‘Give peace a chance’, they said, and so I did – reviewing their second album, Happy People, for Brightonsfinest back in 2015. While I was sympathetic to the common criticism that the band are not the most original bunch in the world, I concluded that their approach was more a case of tribute and reference than mere copyists with no fresh ideas. Following the successful cycle of the second album Peace went remarkably quiet, especially for a band fronted by an archetypal loud-mouthed party animal frontman like Harrison Koisser. After two year’s silence the first peep out of the band, and the first sounds we heard from this record, came in the form of ‘From Under Liquid Glass’, an uncharacteristically moody song released in support of mental health charity MQ and a centre piece for the album. Harry’s voice soars high with confessional lyrics over the grandiose but simple back-drop of bombastic drums and gritty but minimal guitars.
This seemed to be the first hints of a new direction for the party band, and one that’s definitely borne out on their third album. As promotion wrapped up on Happy People, it seems the band were the least together they’d been since the group was formed by the Koisser brothers towards the end of their teens. They decided to take a break, but not from each other, with the band renting a property from the National Trust in Herefordshire to spend six months writing in a forest, testing whether their friendships would survive the intensity that comes with being in a rock’n’roll band full-time. Thankfully they emerged stronger, refreshed and more united than before, with Koisser revealing his most dramatic personal changes as part of the process: quitting alcohol and becoming an unlikely yoga and meditation enthusiast.
Following the writing retreat the band relocated to the Catskill Mountains in Woodstock to work with producer Simone Felice (The Felice Brothers/Lumineers/Bat For Lashes). Felice is a producer who is most concerned with the artist’s performance, rather than just sonics, and that is most evident on Harry’s vocals on this record which, probably similarly aided by leaving the booze behind, sound better than ever here on this, their most emotional record. It’s not all doom and gloom and introspection, though, the album opens with the upbeat single ‘Power’, written about a thunderstorm that rolled in over the mountains while the band were recording. Koisser has stated that he was immediately reminded of the energy of the crowds they spent the last few years wowing, and so the song became a tribute and, perhaps, a concession to those crowds. It’s undoubtedly going to be a crowd pleaser for fans of the first two Peace albums, even potentially providing another 90s reference, unless I’m the only one who remembers He-Man’s battle cry.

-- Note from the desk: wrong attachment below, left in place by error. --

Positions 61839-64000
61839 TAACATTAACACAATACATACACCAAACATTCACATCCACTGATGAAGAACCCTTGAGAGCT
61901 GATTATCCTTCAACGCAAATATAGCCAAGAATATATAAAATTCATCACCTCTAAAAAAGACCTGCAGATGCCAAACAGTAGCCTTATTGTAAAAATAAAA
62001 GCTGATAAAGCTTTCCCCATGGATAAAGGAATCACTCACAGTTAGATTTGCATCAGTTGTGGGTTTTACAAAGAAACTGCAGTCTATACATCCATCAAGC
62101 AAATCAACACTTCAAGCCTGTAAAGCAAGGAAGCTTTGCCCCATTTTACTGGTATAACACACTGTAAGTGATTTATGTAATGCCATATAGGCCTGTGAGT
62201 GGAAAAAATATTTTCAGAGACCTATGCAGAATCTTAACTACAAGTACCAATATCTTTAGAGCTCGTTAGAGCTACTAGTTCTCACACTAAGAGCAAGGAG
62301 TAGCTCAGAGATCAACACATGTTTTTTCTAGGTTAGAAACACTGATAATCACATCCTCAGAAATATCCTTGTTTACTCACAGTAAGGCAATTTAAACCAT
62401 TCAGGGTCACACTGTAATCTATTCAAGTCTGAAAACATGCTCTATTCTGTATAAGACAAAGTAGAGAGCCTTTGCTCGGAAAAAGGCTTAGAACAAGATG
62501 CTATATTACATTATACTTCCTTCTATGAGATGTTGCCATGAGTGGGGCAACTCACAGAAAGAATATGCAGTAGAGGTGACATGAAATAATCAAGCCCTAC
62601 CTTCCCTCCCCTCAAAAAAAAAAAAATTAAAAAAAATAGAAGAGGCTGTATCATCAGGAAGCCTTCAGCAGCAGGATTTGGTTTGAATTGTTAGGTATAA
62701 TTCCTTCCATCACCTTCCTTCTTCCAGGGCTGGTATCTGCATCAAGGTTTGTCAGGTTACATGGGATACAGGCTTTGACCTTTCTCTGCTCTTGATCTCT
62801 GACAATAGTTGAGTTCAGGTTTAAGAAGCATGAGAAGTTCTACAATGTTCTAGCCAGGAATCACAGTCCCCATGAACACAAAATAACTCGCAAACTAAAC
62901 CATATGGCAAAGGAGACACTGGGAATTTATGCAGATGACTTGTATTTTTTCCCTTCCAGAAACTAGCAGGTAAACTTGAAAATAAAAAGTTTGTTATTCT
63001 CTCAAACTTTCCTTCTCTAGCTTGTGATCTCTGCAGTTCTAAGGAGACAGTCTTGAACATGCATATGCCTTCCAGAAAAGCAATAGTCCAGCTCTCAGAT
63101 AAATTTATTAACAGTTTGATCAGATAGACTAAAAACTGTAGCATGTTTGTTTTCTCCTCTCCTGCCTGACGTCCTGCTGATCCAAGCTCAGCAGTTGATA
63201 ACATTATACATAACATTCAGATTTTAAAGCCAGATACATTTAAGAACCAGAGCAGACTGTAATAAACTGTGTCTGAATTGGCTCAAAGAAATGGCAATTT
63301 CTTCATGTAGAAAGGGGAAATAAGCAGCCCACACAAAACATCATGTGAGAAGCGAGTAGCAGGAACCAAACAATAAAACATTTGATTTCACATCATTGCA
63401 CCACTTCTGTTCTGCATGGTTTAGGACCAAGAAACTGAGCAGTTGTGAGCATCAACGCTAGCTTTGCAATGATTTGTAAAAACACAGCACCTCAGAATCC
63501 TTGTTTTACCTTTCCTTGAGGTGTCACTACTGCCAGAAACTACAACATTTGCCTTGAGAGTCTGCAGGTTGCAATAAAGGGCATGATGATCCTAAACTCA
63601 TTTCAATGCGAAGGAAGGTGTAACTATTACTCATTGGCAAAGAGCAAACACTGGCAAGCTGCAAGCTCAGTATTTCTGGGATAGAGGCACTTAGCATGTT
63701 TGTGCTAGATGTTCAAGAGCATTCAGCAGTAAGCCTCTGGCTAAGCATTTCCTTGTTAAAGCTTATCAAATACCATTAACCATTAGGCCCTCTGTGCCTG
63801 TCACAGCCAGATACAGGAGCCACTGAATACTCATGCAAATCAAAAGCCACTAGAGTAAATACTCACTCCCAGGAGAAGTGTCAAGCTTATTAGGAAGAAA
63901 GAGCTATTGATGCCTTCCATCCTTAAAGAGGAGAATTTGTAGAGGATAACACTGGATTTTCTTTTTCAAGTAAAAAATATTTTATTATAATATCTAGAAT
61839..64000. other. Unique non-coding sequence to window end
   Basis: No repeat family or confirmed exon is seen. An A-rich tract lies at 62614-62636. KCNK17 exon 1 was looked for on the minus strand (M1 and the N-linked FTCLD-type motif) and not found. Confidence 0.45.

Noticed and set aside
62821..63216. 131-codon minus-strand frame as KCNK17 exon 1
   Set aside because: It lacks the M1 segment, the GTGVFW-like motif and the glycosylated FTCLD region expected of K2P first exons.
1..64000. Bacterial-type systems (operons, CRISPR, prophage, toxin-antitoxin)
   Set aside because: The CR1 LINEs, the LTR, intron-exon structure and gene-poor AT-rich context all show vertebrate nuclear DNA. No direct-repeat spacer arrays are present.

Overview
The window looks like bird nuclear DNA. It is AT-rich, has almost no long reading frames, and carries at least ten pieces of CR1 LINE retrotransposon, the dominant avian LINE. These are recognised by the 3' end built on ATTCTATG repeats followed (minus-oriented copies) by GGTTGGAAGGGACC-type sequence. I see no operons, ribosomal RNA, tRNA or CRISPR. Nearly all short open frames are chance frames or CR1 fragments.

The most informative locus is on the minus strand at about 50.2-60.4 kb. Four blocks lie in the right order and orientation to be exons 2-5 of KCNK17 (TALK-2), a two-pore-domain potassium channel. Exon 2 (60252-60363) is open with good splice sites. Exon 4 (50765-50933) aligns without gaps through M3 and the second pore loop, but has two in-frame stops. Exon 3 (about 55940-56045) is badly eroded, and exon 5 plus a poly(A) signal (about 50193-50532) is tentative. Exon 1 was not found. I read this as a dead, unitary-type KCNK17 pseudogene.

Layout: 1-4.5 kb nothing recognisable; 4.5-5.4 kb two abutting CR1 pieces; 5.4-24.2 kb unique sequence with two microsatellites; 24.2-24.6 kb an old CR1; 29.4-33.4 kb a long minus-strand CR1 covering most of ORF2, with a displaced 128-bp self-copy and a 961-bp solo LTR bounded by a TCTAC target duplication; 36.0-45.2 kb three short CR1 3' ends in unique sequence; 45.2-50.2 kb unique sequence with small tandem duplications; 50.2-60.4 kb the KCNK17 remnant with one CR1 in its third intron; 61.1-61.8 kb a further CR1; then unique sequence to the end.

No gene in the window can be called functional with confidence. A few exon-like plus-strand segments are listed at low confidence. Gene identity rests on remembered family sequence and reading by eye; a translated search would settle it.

Title track ‘Kindness Is The New Rock And Roll’ is a pocket-sized epic, that seems to recall The Beatles and even Queen with its classic sounding modal shifts and gospel choir. It takes the listener on a real journey and packs in a hell of a lot in under three minutes, it’s possibly the cleverest bit of writing I’ve heard from the band. ‘Silverlined’ takes a more mellow step, before single ‘You Don’t Walk Away From Love’ steps up to get the crowds moving again, with a pulsating driving bassline and simple but effective riffs. ‘Angel’ is an interesting tune, just reverb-soaked electric guitar and voice, that has a little resemblance to The Jam’s ‘English Rose’. It contains some great soul-baring confessional lyrics though, such as: “I’m smart enough to know I’m stupid”. I’m not sure exactly how to feel about Harry Koisser as a lyricist, while I might find his turn of phrase a little silly from time to time, his words are usually memorable and clearly stated in a way that means you hear them in the song, rather than having to check them on the page and, as a result, they seem honest and convincing. It’s one of a number of tracks that don’t contain drums in the back half of the album, which works as an artistic choice, but could easily be due to drummer Dominic Boyce breaking his arm during recording sessions, having to complete the album one handed.
If Kindness Is The New Rock And Roll is Peace’s stab at a more mature, emotionally rich, coming-of-age album, it’s surprisingly concise. Most bands making such a statement would take their time about it, pulling on the heartstrings with extended emotive instrumentals. Peace are not that band, their songs are short and concise, a pop sensibility under-pinning everything they do. While some may find their direct, full-blown approach to everything they do a little over-baring, I think it’s what will keep the fans onside through a slight change of direction. This album showcases a mellower Peace, but it’s still full of high drama and bombast, rather than quietly crying themselves to sleep at night they are loudly declaring their new found love for self-reflection.